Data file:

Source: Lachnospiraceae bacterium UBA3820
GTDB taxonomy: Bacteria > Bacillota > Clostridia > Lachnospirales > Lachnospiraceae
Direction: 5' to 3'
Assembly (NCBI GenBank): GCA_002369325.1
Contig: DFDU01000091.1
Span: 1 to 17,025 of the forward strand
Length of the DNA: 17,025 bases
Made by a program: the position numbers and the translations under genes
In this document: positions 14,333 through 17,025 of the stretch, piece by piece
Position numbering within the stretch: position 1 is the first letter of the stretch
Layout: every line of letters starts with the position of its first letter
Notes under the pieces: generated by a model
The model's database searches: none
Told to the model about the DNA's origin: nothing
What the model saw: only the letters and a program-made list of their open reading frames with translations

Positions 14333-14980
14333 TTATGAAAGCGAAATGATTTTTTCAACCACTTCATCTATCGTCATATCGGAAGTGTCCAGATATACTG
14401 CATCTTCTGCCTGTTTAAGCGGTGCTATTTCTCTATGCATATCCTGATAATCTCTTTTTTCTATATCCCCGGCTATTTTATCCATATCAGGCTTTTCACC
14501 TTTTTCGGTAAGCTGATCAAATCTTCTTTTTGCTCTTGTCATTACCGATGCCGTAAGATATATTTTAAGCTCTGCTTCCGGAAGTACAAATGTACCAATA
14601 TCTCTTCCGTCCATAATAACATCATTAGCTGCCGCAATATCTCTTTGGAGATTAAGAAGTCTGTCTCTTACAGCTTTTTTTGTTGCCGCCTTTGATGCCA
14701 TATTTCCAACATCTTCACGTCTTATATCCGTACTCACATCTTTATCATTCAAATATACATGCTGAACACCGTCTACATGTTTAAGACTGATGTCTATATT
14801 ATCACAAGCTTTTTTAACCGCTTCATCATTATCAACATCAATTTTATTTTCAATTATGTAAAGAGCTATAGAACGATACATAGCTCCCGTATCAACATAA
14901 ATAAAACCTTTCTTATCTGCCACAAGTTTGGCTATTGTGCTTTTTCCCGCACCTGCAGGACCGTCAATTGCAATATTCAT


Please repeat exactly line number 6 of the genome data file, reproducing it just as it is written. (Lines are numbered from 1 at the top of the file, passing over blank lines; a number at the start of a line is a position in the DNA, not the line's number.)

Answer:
Span: 1 to 17,025 of the forward strand